Something similar happened in Afghanistan, where the US sent troops and supported an insurgent Afghan army – only to pull out, abandoning the country they left in ruins, with many Afghans supporting the Taliban.

In both cases, defense contractors benefited by far the most from the conflict, making billions in profits while civilians faced fallout and devastation. While the conflicts and circumstances are extremely different and while the US is obviously not solely to blame for either crisis, it's hard not to see the US-based roots of these disasters.

Today, in Haiti and Afghanistan, civilians are facing unimaginable tragedy.

Here are charities offering support in Afghanistan:

1. The International Rescue Committee is looking to raise $10 million to deliver aid directly to Afghanistan

2. CARE is matching donations for an Afghanistan relief fund. They are providing food, shelter, and water to families in need; a donation of $89.50 covers 1 family's emergency needs for a month.

3. Women for Women International is matching donations up to 500,000 for Afghan women, who will be facing unimaginable horrors under Taliban control.


4. AfghanAid offers support for people living in remote regions of Afghanistan.

5. VitalVoices supports female leaders and changemakers and survivors of gender-based violence around the world.

Here are charities offering support in Haiti:

1. Partners in Health has been working with Haiti for a long time, and they work with the Department of Health rather than around them, which is extremely important in a charity.

2. Health Equity International helps run Saint Boniface Hospital, a hospital in Haiti close to the earthquake's epicenter.

3. SOIL is an organization based Haiti, "a local organization with a track record of supporting after natural disasters." They are distributing hygiene kits and provisions on the ground to hospitals and to victims of the earthquake.

4. Hope for Haiti has been working in emergency response in Haiti for three decades, and their team is comprised of people who live and work in Haiti. They focus on supporting children and people in need across Haiti.

via Tiffany & Co.

When the new Tiffany's campaign was unveiled, reactions were mixed.

Tiffany's, the iconic jewelry brand which does not (despite what some might be misled to believe) in fact serve breakfast, featured Jay Z, Beyoncé, and a rare Basquiat painting in their recent campaign.

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Road trips can be a lot of fun — but they can also drain your wallet quickly if you aren't careful.

From high gas costs and park admission fares to lodging and the price of eating out every night, the expenses can add up quickly. But at the same time, it's very possible to do road trips cheaply and efficiently. Without the headache of worrying about how much money you're leaking, you can enjoy the open road a whole lot more. Here's how to save money on a road trip.

1. Prepare Your Budget, Route, and Packing List in Advance

If you want to save money on a road trip, be sure you're ready to go. Try to count up all your expenses before you hit the road and create a budget. It's also a good idea to plan your route in advance so you don't end up taking unnecessary, gas-guzzling detours. And finally, be sure to pack in advance so you don't find yourself having to buy tons of things you forgot along the way.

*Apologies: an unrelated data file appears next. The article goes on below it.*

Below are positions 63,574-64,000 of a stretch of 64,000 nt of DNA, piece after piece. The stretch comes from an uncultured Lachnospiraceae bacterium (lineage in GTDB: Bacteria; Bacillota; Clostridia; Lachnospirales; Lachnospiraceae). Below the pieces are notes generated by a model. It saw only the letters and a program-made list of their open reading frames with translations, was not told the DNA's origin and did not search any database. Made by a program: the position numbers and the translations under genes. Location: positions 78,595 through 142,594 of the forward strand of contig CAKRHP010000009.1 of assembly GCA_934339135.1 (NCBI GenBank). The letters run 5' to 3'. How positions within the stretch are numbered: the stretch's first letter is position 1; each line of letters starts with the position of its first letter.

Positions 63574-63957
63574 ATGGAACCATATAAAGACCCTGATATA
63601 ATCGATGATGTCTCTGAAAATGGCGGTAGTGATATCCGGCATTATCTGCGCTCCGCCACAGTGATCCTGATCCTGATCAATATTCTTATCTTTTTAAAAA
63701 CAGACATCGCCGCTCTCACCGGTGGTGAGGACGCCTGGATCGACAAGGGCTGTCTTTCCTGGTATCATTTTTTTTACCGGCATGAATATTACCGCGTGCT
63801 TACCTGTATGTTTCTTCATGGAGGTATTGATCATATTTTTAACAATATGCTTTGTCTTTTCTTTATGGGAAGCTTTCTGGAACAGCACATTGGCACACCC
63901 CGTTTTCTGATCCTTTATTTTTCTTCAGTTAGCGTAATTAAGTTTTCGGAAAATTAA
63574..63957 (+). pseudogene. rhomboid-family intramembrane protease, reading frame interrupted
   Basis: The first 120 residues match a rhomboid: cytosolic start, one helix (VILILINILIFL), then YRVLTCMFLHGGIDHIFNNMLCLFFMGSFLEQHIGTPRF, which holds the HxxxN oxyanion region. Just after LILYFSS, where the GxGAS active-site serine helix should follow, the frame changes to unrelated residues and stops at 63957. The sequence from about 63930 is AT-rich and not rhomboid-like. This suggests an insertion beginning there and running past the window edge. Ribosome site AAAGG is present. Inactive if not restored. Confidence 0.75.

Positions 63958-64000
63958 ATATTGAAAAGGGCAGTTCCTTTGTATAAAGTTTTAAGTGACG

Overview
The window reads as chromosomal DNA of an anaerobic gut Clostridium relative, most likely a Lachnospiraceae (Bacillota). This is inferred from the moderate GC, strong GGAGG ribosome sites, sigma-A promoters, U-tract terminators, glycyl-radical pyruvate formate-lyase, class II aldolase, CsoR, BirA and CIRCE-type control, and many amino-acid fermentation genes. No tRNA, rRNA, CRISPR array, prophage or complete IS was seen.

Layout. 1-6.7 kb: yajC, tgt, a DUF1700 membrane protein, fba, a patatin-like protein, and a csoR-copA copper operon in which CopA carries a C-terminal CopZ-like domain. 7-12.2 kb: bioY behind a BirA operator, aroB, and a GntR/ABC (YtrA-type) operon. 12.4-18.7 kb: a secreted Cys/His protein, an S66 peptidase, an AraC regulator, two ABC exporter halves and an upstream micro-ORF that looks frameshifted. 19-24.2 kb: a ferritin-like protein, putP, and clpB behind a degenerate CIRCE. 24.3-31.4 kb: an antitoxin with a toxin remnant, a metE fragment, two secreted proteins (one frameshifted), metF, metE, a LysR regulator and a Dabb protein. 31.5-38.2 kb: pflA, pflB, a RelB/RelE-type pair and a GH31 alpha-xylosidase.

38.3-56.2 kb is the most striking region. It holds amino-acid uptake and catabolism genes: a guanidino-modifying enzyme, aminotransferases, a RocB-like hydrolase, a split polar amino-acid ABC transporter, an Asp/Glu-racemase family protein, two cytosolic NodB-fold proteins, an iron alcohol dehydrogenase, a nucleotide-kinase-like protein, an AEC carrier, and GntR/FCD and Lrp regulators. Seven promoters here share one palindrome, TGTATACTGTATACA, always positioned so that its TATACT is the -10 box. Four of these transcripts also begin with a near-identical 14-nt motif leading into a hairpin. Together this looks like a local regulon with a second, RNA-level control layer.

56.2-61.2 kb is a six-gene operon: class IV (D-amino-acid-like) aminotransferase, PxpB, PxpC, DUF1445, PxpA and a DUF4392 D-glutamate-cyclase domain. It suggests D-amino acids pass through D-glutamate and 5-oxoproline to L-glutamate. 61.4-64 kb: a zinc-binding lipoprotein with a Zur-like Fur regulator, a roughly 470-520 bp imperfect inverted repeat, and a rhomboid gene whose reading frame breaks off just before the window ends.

2. Book Cheap Accommodations — Or Try Camping

All those motel rooms can add up surprisingly quick, but camping is often cheap or free, and it's a great way to get intimate with the place you're visiting. You can check the Bureau of Land Management's website for free campsites. Freecampsite.com also provides great information on If you don't have a tent or don't want to camp every night, try booking cheap Airbnbs or booking hotels in advance, making sure to compare prices.

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If you're planning on sleeping in your car, a few tips: WalMart allows all-night parking, as do many 24-hour gyms. (Buying a membership to Planet Fitness or something like it also gives you a great place to stop, shower, and recharge while on the road).

3. Bring Food From Home

Don't go on a road trip expecting to subsist on fast food alone. You'll wind up feeling like shit, and it'll drain your pocketbook stunningly quickly. Instead, be sure to bring food from home. Consider buying a gas stove and a coffee pot for easy on-the-go meals, and make sure you bring substantial snacks to satiate midday or late night cravings so you can avoid getting those late night Mickey D's expeditions.

Try bringing your own cooler, filling it with easy stuff for breakfast and lunch — some bread and peanut butter and jelly will go a long way. Bring your own utensils, plates, and napkins, and avoid buying bottled water by packing some big water jugs and a reusable water bottle. Alternatively, try staying at hotels or Airbnbs with kitchens so you can cook there.

4. Avoid Tolls

Apps like Google Maps and Waze point out toll locations, so be sure to avoid those to save those pennies. (If it takes you too far off route, you might have to bite the bullet and drive across that expensive bridge).

You can also save on parking fees by using sites like Parkopedia.

Road Trip Road TripThe Orange Backpack


5. Save on Gas

Gas can get pricy incredibly fast, so be sure that you're stopping at cheap gas stations. Free apps like GasBuddy help you find the most affordable gas prices in the area. Also, try going the speed limit on the highways — anything faster will burn through your tank. Be sure that you don't wait till you arrive at touristy locations or big cities to fill up.

6. Get a National Park Pass

All those parks can get really expensive really fast. If you're planning on visiting three or more parks, it's a great idea to get an America the Beautiful National Parks Pass. For $80 you can get into every National Park for one year.